The directive came into force in January 2016, but EU member states have until January 2018 to bring it into national law. From then on, those wishing to supply payment services will have to comply with the legislation if they want to run payments within the EU – as well as in and out of it.
Besides establishing a new, common set of standards for payments, PSD2 forces payment services to implement ‘strong customer authentication’ and it also widens the regulatory net to include services that have access to an individual’s bank account, but are not the account service provider.
The changes are being made to reflect developments in payment technology and to lessen existing security, data, and fraud concerns.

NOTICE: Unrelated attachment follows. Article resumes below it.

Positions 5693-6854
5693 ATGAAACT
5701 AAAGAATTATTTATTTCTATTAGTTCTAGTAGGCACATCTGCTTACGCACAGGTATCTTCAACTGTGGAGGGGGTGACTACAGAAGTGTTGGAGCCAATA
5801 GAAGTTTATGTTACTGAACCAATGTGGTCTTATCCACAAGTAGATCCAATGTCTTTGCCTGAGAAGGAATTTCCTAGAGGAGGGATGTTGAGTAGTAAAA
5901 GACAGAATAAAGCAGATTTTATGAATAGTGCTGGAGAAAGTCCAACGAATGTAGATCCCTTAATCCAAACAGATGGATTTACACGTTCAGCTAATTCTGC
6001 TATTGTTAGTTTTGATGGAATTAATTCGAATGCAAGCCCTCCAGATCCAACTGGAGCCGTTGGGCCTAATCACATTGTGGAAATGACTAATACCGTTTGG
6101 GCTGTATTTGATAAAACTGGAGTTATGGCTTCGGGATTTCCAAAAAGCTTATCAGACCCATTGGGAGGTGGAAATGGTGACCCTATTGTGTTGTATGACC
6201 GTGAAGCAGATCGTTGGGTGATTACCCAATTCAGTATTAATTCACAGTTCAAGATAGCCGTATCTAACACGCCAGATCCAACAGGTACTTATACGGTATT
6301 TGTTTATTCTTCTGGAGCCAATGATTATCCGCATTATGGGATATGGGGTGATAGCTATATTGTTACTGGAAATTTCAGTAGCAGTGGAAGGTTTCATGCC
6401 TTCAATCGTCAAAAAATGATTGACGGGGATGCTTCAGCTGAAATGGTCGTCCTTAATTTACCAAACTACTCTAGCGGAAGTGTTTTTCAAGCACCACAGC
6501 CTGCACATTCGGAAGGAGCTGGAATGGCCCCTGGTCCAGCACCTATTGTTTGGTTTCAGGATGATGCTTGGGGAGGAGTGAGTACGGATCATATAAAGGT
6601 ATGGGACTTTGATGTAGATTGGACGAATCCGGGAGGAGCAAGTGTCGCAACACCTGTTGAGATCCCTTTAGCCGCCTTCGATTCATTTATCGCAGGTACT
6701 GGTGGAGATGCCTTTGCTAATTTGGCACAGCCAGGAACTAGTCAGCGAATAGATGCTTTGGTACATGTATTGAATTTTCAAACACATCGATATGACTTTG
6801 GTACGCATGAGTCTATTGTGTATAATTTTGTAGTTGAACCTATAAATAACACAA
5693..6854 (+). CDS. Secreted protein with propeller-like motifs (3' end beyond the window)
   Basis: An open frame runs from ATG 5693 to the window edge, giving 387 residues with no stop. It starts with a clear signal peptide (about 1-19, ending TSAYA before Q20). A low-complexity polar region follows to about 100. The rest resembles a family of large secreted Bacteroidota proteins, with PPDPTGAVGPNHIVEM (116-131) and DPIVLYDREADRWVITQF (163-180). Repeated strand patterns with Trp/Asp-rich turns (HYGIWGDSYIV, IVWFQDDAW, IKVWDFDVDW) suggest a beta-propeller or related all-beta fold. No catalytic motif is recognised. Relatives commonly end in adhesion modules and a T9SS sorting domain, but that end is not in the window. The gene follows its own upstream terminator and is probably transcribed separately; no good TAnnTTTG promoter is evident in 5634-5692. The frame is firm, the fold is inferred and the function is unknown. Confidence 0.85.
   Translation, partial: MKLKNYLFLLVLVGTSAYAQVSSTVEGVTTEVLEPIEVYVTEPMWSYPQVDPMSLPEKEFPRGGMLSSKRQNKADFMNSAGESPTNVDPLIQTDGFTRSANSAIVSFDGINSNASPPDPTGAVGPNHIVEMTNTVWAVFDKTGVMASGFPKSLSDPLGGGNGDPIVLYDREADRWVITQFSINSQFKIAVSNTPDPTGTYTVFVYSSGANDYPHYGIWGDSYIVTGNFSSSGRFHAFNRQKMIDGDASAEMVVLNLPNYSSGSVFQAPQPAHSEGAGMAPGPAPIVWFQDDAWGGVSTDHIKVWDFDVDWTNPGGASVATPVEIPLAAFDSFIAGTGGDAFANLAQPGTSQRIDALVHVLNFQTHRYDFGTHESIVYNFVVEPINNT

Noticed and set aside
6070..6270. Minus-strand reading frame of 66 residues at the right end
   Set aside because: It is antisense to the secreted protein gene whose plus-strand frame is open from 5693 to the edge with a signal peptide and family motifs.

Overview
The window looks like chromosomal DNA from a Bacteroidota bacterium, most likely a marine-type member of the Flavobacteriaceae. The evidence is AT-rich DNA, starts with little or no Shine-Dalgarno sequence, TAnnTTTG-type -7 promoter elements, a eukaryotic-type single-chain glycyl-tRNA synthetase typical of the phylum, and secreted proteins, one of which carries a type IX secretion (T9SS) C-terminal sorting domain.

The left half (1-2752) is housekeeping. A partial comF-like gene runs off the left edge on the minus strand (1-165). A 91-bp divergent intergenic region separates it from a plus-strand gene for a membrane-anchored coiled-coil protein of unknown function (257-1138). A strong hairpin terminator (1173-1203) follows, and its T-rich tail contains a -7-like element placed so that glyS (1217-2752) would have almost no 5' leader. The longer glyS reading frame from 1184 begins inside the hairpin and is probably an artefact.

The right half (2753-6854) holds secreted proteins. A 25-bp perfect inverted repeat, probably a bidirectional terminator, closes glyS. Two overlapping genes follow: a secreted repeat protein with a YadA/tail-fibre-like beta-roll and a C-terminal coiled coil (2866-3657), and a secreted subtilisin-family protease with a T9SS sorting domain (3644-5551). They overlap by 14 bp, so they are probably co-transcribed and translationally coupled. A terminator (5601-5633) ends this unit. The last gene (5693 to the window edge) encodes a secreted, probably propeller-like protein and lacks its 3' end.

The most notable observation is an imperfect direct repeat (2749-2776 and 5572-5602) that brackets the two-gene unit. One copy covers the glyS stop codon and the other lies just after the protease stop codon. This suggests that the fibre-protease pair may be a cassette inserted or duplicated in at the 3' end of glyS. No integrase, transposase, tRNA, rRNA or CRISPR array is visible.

For those covered by the legislation, that really means two major challenges: working out the way they intend to meet the new requirement by 2018, then implementing that change.
While firms are obliged to meet the requirements of the directive to stay in business, the manner in which they do that is up to them. For banks – and others – that could mean ushering in a new generation of payment and authentication practice, such as fingerprint or facial recognition, as well as a new generation of security tokens and/or phrases.
It could also mean varying levels of authentication for the customer – dependent on the transaction – and figuring out how to allow customers to transact on-the-go from a number of different devices.
The big question for payment service providers is whether they are yet equipped to make those changes?